The EV war is just getting started.
Tesla has made huge accomplishments in its short sixteen-year existence. That's to be commended and respected, but this so-called auto industry disruptor forced the competition to wake up. Today, all of the major automakers are racing to get electric vehicles to market, but it's no easy task. Tesla knows this very well regarding its many past production output delays. Despite this, many still see Tesla as the ultimate auto industry disruptor, but Ford CEO Jim Hackett strongly disagrees.
In a recent interview with CNN Business, Hackett reminded us that Ford made the biggest industrial disruption of the 20th century with the introduction of the vehicle assembly line allowing for mass production. He has no intention of letting Tesla go down in history for doing the same thing this century. "I happen to compete with a rocket scientist who's really smart, and I respect that about him," Hackett said of Musk. "And yeah, he's competing with the ultimate disruptor in Henry Ford." The Ford Model T was revealed in 1908, a time when there were only 200,000 cars in America.
By the time it ended production in 1927 that figure rose to 20 million, of which roughly half were Model Ts. The Model T not only brought an affordable vehicle to the masses, but it also helped create many other industries, such as motels, gas stations, parking lots, and highways. Heck, even traffic jams.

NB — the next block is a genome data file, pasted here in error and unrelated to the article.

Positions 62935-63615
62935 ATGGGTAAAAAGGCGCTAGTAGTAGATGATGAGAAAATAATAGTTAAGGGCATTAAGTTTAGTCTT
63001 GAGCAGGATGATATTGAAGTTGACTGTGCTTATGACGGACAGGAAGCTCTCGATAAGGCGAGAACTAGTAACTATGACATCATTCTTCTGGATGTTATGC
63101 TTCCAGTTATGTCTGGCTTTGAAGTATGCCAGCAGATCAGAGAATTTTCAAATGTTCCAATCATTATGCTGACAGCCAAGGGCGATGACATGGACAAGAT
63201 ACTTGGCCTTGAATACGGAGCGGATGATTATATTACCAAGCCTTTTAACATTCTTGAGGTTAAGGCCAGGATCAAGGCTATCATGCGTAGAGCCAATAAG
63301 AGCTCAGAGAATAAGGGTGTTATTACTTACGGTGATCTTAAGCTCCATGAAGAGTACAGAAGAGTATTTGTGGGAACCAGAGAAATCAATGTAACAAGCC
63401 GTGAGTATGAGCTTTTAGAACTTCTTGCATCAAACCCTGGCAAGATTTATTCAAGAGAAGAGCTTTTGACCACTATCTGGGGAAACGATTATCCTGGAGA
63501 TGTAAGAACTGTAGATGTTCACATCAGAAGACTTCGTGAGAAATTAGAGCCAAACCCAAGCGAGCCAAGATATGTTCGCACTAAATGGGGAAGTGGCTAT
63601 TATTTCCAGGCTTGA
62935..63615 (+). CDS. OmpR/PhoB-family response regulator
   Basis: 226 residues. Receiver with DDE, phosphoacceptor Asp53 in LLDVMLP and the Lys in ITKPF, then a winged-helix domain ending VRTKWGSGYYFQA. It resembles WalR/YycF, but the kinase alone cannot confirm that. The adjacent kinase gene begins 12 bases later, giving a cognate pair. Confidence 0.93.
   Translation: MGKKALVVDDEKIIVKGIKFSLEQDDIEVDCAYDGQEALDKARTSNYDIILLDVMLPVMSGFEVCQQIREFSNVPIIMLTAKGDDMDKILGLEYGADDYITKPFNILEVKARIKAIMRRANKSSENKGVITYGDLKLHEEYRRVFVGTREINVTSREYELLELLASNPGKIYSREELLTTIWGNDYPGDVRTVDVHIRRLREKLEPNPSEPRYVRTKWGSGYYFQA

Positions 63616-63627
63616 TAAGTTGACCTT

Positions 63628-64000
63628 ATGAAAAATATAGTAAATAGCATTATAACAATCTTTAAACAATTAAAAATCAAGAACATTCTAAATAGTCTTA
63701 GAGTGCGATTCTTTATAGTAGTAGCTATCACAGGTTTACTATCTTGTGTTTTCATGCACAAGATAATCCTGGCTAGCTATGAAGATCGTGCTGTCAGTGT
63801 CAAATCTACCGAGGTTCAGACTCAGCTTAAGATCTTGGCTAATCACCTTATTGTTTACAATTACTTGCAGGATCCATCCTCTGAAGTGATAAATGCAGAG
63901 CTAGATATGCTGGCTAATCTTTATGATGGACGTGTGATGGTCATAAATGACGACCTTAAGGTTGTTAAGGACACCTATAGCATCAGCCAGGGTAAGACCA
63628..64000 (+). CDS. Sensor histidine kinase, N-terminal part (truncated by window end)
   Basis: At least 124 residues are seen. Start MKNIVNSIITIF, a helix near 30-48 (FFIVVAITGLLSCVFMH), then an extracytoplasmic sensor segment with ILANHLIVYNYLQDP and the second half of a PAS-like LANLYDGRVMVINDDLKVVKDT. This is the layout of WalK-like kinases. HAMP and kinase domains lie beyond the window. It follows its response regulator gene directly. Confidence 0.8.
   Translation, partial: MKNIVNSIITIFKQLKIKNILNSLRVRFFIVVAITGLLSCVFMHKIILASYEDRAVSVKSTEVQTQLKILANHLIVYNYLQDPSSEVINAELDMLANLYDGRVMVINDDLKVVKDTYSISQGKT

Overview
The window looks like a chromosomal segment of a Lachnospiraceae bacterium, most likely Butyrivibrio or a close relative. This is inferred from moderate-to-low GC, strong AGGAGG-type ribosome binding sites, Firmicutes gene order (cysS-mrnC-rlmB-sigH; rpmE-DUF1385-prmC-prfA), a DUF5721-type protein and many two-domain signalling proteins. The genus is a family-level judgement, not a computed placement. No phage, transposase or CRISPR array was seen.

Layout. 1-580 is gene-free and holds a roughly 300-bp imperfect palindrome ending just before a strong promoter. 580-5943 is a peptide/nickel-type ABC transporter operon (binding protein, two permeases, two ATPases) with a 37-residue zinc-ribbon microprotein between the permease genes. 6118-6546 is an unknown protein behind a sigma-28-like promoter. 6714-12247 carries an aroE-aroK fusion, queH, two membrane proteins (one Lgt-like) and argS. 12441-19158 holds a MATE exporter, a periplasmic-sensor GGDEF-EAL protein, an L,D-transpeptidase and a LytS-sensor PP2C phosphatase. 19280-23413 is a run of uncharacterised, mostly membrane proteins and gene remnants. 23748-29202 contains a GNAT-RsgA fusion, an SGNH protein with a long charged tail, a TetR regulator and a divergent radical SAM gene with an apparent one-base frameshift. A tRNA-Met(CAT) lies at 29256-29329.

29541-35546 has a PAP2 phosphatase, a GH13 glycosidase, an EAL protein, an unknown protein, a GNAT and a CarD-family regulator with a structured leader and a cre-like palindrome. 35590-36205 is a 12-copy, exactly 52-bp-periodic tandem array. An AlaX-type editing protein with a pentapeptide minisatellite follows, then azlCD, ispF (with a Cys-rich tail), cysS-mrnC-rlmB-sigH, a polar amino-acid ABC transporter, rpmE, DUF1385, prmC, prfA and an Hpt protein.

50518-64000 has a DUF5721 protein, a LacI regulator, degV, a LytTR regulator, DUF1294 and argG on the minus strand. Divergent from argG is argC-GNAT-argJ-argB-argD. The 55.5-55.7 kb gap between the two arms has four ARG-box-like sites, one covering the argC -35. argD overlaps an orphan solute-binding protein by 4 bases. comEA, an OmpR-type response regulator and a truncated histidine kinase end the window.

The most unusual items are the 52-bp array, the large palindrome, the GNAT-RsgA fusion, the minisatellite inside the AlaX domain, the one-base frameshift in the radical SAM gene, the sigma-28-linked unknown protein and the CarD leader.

Today, however, Tesla is selling more EVs than any other automaker and, equally important, made EVs cool, perhaps even sexy. These factors alone do not mean Tesla "owns" the EV industry. "[F]itness, as we were saying, is a compendium of things that you have to get right. It's not just the technology," Hackett said. "In this case, we have to have an industrial model. Ford is really good at this." He's absolutely right.
For example, Hackett noted 12 hours were required to build a vehicle before Henry Ford simplified the process with his assembly line, bringing the build time down to only 52 minutes. "Today, we build an F-150 every 53 seconds," Hackett added.
Tesla may have finally gotten its production problems in order, but quality issues still remain. Consumer Reports, for example, no longer recommends the Model S due to poor reliability. Hackett is clearly the right person for the CEO job today because he fully comprehends the changes the auto industry is currently undergoing not only with EVs but also self-driving technology and ride sharing. There's a reason why Ford invested $1 billion in Argo, the autonomous platform company and another $500 million in EV pickup truck builder Rivian. By 2021, Hackett expects to have fully autonomous vehicles ready for testing. Human drivers won't be necessary.
Tesla may have started a revolution, but it also clearly awoke some sleeping giants.